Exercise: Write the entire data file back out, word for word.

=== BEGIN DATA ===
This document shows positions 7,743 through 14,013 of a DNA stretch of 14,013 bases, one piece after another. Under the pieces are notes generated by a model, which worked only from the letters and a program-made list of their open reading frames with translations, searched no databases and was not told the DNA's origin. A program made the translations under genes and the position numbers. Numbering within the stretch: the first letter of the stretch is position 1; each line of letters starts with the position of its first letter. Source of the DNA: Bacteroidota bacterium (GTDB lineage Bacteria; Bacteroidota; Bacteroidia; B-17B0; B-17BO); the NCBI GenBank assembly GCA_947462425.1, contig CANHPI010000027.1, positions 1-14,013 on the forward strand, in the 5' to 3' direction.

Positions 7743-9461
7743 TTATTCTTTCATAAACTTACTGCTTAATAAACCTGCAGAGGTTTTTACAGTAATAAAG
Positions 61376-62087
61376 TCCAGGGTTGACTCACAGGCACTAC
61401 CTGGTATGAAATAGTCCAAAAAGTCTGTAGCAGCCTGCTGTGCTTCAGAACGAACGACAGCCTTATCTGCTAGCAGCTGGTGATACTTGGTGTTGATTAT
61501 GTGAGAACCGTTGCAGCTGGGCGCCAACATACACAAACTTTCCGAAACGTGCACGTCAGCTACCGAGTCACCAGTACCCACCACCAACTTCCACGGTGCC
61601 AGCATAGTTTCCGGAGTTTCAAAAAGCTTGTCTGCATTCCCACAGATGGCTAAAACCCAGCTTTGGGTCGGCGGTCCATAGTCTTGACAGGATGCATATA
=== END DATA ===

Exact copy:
This document shows positions 7,743 through 14,013 of a DNA stretch of 14,013 bases, one piece after another. Under the pieces are notes generated by a model, which worked only from the letters and a program-made list of their open reading frames with translations, searched no databases and was not told the DNA's origin. A program made the translations under genes and the position numbers. Numbering within the stretch: the first letter of the stretch is position 1; each line of letters starts with the position of its first letter. Source of the DNA: Bacteroidota bacterium (GTDB lineage Bacteria; Bacteroidota; Bacteroidia; B-17B0; B-17BO); the NCBI GenBank assembly GCA_947462425.1, contig CANHPI010000027.1, positions 1-14,013 on the forward strand, in the 5' to 3' direction.

Positions 7743-9461
7743 TTATTCTTTCATAAACTTACTGCTTAATAAACCTGCAGAGGTTTTTACAGTAATAAAG
Positions 61376-62087
61376 TCCAGGGTTGACTCACAGGCACTAC
61401 CTGGTATGAAATAGTCCAAAAAGTCTGTAGCAGCCTGCTGTGCTTCAGAACGAACGACAGCCTTATCTGCTAGCAGCTGGTGATACTTGGTGTTGATTAT
61501 GTGAGAACCGTTGCAGCTGGGCGCCAACATACACAAACTTTCCGAAACGTGCACGTCAGCTACCGAGTCACCAGTACCCACCACCAACTTCCACGGTGCC
61601 AGCATAGTTTCCGGAGTTTCAAAAAGCTTGTCTGCATTCCCACAGATGGCTAAAACCCAGCTTTGGGTCGGCGGTCCATAGTCTTGACAGGATGCATATA